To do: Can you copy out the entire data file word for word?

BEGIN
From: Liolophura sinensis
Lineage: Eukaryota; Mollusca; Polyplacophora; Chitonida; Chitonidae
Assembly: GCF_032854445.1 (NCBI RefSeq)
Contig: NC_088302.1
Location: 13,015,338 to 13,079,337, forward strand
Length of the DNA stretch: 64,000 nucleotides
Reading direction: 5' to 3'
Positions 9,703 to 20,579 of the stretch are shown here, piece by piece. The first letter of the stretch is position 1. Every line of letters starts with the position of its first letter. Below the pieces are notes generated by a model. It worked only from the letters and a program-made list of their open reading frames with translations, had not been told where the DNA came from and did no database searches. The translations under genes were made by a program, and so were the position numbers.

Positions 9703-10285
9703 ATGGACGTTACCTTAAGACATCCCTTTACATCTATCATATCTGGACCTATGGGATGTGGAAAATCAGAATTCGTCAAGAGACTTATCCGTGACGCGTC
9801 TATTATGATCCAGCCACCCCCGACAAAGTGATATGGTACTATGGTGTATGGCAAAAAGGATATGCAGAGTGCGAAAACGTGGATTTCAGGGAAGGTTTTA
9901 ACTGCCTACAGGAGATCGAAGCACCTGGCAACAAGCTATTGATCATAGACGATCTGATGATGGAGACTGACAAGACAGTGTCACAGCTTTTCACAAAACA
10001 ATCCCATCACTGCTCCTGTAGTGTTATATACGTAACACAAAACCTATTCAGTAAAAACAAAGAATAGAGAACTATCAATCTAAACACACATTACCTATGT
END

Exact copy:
From: Liolophura sinensis
Lineage: Eukaryota; Mollusca; Polyplacophora; Chitonida; Chitonidae
Assembly: GCF_032854445.1 (NCBI RefSeq)
Contig: NC_088302.1
Location: 13,015,338 to 13,079,337, forward strand
Length of the DNA stretch: 64,000 nucleotides
Reading direction: 5' to 3'
Positions 9,703 to 20,579 of the stretch are shown here, piece by piece. The first letter of the stretch is position 1. Every line of letters starts with the position of its first letter. Below the pieces are notes generated by a model. It worked only from the letters and a program-made list of their open reading frames with translations, had not been told where the DNA came from and did no database searches. The translations under genes were made by a program, and so were the position numbers.

Positions 9703-10285
9703 ATGGACGTTACCTTAAGACATCCCTTTACATCTATCATATCTGGACCTATGGGATGTGGAAAATCAGAATTCGTCAAGAGACTTATCCGTGACGCGTC
9801 TATTATGATCCAGCCACCCCCGACAAAGTGATATGGTACTATGGTGTATGGCAAAAAGGATATGCAGAGTGCGAAAACGTGGATTTCAGGGAAGGTTTTA
9901 ACTGCCTACAGGAGATCGAAGCACCTGGCAACAAGCTATTGATCATAGACGATCTGATGATGGAGACTGACAAGACAGTGTCACAGCTTTTCACAAAACA
10001 ATCCCATCACTGCTCCTGTAGTGTTATATACGTAACACAAAACCTATTCAGTAAAAACAAAGAATAGAGAACTATCAATCTAAACACACATTACCTATGT